As moms we all have moments of weakness.
Moments of distress and an overwhelming need to run for the hills.
Yelling, screaming, and the agony of the headache that follows. You all know what I am talking about.
Raising kids is tough. It can be so difficult at times we struggle at finding all of the right resources or tools to help make things better.
On top of that kids are constantly going through phases and changes. One day you are tying their shoes and giving them big hugs and then before you know it you are just dropping them off with a quick “Goodbye, I love you” because friends are standing around and the jeopardy of their reputation is on the line.
Where does the time go?
So how do we handle these changes and phases without an abundance of weakness or frustration? How do we find calm and make the most of every moment minus the yelling and screaming?
Good news. There are ways. Seriously.
First things first. Do you know what yelling does to your kids? During these moments of weakness in yelling we are probably thinking this will get their attention or that this is a proclamation of the divine stress build-up. Truth is it doesn’t. There are a lot of negatives to yelling to make a point. After all this is motherhood and we are not staking claim to unchartered territory or participating in riot. These are our kids. Believe it or not there are ways of influencing your expectations without even raising your voice.
9 Tips To Stop Yelling At Your Kids
1. Stay aware of yourself. This includes all of the classic signs of becoming angry or frustrated. If you feel yourself getting mad then take a second or a deep breathe before you speak.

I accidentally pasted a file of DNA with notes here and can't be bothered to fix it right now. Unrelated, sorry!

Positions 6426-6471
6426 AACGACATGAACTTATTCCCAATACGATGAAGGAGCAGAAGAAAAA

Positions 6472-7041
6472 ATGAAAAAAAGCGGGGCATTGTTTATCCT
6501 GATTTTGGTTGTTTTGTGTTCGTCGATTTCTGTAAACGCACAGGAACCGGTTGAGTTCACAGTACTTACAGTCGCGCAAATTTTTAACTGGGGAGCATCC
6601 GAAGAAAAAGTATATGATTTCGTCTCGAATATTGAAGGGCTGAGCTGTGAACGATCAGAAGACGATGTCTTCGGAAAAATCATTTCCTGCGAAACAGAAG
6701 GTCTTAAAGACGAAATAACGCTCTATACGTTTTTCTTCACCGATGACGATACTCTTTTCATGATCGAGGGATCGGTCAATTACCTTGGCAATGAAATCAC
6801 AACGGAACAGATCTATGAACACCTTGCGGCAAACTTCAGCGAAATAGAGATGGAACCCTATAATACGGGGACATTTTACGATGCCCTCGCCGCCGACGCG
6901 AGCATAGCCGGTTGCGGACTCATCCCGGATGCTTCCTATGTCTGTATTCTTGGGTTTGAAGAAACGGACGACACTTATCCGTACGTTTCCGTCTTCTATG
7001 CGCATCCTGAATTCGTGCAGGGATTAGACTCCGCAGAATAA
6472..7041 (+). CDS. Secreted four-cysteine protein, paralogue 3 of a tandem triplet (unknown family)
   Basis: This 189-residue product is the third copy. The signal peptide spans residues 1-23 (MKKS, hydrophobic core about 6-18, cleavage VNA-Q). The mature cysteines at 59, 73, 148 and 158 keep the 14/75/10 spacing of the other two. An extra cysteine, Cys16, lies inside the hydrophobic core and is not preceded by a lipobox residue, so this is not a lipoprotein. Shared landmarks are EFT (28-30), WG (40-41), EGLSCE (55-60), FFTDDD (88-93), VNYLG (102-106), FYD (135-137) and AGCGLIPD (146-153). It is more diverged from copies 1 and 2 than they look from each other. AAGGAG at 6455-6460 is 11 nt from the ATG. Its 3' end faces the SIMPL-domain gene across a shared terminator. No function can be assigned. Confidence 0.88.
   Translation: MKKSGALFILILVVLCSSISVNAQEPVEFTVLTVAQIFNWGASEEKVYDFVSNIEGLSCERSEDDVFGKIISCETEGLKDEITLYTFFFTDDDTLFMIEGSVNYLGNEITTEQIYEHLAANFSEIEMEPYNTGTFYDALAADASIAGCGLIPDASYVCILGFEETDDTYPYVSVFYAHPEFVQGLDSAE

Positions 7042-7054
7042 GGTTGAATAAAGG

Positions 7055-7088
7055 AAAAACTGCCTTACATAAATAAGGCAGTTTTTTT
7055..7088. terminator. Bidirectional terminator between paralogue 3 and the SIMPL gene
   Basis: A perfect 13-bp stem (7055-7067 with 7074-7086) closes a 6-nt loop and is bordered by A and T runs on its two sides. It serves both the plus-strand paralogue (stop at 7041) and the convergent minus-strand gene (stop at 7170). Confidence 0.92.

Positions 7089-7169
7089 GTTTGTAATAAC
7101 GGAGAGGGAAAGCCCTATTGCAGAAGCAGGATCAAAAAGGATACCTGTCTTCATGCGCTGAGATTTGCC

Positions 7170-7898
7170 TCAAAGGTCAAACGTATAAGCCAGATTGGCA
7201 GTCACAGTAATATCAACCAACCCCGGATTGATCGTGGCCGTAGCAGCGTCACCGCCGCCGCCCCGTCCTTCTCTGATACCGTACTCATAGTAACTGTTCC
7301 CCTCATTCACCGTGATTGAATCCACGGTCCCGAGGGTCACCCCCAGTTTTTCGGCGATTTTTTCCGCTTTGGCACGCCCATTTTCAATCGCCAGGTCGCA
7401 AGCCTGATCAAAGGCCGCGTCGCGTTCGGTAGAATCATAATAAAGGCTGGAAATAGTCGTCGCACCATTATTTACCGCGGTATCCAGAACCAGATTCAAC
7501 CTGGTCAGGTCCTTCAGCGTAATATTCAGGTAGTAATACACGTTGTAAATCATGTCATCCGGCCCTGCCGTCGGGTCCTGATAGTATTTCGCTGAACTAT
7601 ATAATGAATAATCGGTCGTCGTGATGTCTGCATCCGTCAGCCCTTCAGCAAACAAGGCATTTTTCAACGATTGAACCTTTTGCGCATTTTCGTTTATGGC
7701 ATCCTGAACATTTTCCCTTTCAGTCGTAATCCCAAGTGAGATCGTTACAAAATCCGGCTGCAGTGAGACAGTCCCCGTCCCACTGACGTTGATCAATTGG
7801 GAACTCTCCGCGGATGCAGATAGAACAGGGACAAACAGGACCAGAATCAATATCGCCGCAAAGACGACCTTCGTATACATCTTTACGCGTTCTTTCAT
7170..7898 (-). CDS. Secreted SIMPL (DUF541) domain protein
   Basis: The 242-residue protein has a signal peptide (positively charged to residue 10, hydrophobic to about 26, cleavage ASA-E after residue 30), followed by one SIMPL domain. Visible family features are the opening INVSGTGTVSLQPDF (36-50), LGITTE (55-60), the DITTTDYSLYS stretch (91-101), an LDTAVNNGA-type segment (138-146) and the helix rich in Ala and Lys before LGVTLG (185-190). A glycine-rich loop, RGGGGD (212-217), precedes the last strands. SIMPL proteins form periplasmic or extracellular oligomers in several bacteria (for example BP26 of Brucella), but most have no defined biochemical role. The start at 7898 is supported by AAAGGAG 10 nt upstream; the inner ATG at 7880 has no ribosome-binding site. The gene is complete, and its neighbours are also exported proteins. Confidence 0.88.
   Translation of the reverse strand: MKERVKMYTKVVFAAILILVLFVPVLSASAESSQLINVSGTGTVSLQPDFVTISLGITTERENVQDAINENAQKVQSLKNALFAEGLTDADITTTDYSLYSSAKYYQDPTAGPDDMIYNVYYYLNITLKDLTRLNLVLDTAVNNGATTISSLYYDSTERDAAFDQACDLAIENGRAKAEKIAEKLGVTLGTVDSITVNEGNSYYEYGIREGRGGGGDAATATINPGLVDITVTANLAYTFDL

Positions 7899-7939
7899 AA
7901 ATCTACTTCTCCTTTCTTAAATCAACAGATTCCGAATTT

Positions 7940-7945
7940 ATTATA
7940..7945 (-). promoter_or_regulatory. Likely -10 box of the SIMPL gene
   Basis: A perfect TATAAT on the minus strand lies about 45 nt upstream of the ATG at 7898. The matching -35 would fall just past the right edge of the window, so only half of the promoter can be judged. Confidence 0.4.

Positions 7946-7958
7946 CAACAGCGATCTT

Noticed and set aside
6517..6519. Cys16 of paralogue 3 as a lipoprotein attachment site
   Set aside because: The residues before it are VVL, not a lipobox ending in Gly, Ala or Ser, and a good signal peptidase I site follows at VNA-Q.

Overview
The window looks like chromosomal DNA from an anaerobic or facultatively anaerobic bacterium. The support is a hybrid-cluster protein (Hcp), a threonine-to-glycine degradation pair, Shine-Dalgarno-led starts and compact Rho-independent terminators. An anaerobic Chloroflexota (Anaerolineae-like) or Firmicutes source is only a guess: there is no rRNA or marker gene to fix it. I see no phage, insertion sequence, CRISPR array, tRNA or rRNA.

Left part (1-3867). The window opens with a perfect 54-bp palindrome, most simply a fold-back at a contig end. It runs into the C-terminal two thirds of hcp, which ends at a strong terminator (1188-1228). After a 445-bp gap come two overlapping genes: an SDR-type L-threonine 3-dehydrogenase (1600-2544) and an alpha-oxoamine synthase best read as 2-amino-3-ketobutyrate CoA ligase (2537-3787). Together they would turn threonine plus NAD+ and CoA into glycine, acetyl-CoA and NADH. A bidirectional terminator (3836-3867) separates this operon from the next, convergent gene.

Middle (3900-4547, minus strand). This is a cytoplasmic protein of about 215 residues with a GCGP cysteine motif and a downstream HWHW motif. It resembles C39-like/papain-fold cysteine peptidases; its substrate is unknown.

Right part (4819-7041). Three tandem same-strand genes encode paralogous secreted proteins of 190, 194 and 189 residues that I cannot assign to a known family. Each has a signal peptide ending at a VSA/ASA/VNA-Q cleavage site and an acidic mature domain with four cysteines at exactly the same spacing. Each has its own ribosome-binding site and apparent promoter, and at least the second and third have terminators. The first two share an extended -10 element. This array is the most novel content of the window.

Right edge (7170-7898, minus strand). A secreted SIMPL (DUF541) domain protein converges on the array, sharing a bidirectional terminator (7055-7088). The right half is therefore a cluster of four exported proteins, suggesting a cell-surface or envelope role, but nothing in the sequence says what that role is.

2. Check out your expectations. If you are constantly yelling or aggravated at your kids you may expecting too much from them. The idea is to expect from their capability and age.
3. Lead by example. If you don’t want to appear out of control or stressed 24/7 then opt for a calmer mood. If these means desensitizing with a quick walk in the morning or even yoga then commit to a daily routine for yourself that clears your head to tackle the day. If you appear overwhelmed your child feeds on of the negative behavior you exhibit.
4. Develop a strategy. If you have to perform daily tasks that ultimately always end in a parent-child struggle them aim to do these things alone and without a distraction. This reduces stress on you and also creates a better environment for the child.
5. Always give a warning. Warnings often times set the tone for punishment or an advisement of choices. A simple warning advises your child how they are responsible for their own actions.
6. Teach yourself to speak low. Yes this could mean that you whisper at first but really conditioning yourself to speak in a lower tone will ultimately work like any other habit and become a regular routine of approach to your children.
7. Ask for help. That’s right. It is okay to ask for help from others like your spouse or family. This is sometimes the best way to breakdown a really stressful situation.
8. Become a better listener. Sometimes we just don’t take the time to listen before we react. Its totally natural. If your child is trying to explain a situation then allow it without interruption or continued questioning. Do not approach in a condescending manner or apply guilt. This always results in an inappropriate reaction from both you and your child.
9. Don’t be quick to think and speak. Sometimes the woes of motherhood have us reacting off of emotion. We easily take things personally without even thinking about it. Reduce your speed. Slow down and allow some time before reacting to something your child does.
There are ways to be powerful and effective as a parent without yelling. Have tips of your own? Please share.